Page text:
A 34-year-old blogger who named his website Free Saudi Liberals, Mr. Badawi was barred from travel and had his assets frozen in 2009, arrested in 2012, and sentenced to 10 years in prison and 1,000 lashes for insulting Islam. His sister, Samar Badawi, a women’s rights activist, was detained earlier this year. Mr. Badawi’s wife and children were granted asylum and citizenship in Canada.

A diplomatic row that stunned many erupted in August when Saudi Arabia expelled the Canadian ambassador after the foreign ministry in Ottawa demanded in a tweet the release of Ms. Badawi and other activists.

Prince Mohammed and Saudi Arabia, even prior to introduction of the Senate resolution, were discovering that the Khashoggi killing had weakened the kingdom internationally and had made it more vulnerable to pressure.

Talks in Sweden between the Saudi-backed Yemeni government and Houthi rebels to end the war is the most immediate consequence of the kingdom’s changing position.

So is the resolution that is unprecedented in the scope and harshness of the criticism of a long-standing ally.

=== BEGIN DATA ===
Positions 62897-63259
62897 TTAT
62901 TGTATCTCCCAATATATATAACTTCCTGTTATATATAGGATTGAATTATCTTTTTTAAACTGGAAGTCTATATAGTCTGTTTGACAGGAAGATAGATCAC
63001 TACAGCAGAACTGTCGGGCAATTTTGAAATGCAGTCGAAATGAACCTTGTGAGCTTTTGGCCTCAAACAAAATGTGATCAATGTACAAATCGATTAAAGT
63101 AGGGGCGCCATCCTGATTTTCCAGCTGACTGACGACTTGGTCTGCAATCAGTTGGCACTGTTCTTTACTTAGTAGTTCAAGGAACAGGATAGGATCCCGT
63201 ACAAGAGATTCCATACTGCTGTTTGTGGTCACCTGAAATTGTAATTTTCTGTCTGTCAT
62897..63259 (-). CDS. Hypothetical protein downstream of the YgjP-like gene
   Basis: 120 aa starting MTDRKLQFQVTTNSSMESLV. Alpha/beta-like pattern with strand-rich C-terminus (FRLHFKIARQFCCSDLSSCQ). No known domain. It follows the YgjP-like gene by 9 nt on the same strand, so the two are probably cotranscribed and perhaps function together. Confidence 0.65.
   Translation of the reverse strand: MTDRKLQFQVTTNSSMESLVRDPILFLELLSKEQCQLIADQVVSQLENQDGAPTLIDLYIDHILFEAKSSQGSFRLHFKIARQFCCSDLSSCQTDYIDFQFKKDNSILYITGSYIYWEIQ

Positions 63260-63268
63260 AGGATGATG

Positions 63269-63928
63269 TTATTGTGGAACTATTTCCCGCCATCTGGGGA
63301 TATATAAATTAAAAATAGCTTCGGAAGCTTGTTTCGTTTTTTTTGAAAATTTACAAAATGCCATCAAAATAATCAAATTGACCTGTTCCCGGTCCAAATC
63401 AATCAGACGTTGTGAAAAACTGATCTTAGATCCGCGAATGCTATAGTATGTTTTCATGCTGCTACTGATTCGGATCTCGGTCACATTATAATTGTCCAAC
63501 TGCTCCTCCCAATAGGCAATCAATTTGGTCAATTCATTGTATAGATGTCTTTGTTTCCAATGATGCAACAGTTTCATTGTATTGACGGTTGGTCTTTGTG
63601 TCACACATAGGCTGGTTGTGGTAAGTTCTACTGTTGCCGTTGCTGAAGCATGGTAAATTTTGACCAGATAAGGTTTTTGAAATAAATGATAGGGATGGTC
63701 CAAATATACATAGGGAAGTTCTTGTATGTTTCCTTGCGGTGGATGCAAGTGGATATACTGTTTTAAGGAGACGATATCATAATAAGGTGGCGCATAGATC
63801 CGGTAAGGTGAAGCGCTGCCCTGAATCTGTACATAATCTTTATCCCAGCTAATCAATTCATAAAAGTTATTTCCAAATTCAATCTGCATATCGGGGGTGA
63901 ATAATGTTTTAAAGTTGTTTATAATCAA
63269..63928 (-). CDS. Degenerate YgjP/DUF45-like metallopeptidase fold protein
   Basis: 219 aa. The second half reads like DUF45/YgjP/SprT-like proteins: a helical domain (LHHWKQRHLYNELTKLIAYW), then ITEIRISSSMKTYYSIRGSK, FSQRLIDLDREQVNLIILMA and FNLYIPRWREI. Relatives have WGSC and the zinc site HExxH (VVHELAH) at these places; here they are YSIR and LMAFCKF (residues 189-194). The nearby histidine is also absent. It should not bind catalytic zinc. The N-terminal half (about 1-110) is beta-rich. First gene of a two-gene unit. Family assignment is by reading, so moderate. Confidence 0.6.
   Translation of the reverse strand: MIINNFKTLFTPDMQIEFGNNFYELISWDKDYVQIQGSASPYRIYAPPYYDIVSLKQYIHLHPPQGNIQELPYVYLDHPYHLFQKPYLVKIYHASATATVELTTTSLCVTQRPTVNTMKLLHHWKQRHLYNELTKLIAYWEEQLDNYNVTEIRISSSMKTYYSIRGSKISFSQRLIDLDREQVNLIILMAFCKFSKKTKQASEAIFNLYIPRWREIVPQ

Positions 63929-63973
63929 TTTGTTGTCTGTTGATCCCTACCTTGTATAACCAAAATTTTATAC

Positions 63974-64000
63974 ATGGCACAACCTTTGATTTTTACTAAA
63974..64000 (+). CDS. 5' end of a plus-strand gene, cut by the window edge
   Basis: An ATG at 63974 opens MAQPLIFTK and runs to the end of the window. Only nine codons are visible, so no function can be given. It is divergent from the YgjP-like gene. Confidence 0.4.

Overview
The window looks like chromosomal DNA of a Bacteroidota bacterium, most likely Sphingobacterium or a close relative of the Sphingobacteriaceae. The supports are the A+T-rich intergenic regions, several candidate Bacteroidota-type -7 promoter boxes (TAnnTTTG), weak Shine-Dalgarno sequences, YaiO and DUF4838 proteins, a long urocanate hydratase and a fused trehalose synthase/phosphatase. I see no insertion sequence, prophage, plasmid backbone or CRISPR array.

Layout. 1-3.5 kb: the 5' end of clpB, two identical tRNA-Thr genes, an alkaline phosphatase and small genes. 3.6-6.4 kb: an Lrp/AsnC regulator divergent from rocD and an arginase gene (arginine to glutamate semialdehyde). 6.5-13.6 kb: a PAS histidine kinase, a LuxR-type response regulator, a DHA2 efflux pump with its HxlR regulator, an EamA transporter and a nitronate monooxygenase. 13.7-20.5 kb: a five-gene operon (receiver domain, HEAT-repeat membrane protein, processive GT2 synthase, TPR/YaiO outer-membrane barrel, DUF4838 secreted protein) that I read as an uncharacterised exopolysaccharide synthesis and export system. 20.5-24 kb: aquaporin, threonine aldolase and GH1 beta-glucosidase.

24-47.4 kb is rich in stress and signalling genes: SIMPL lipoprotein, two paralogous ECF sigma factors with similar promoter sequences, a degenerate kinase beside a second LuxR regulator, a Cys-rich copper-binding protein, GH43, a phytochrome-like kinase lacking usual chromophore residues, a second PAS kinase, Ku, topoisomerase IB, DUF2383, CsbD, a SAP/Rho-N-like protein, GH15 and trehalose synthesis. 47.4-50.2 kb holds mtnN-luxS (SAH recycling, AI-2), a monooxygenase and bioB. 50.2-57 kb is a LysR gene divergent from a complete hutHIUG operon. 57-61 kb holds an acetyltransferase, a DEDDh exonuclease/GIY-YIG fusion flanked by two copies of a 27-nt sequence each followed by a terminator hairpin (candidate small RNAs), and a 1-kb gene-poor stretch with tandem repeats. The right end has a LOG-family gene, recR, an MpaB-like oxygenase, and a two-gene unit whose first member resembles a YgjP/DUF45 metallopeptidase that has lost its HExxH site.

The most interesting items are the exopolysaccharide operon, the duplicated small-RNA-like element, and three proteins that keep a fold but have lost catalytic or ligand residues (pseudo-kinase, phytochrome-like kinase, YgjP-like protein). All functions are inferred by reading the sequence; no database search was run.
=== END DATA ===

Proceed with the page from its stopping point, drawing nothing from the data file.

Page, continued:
While the resolution is likely to spark initial anger among some of Prince’s Mohammed’s allies, it nevertheless, if adopted and/or implemented, could persuade some like UAE crown prince Mohammed to rethink their fundamental strategies.

The relationship between the two Mohammeds constituted a cornerstone of the UAE leader’s strategy to achieve his political, foreign policy and defense goals.

These include projecting the Emirates as a guiding light of cutting-edge Arab and Muslim modernity; ensuring that the Middle East fits the crown prince’s autocratic, anti-Islamist mould; and enabling the UAE, described by US defense secretary Jim Mattis as ‘Little Sparta,‘ to punch above its weight politically, diplomatically and militarily.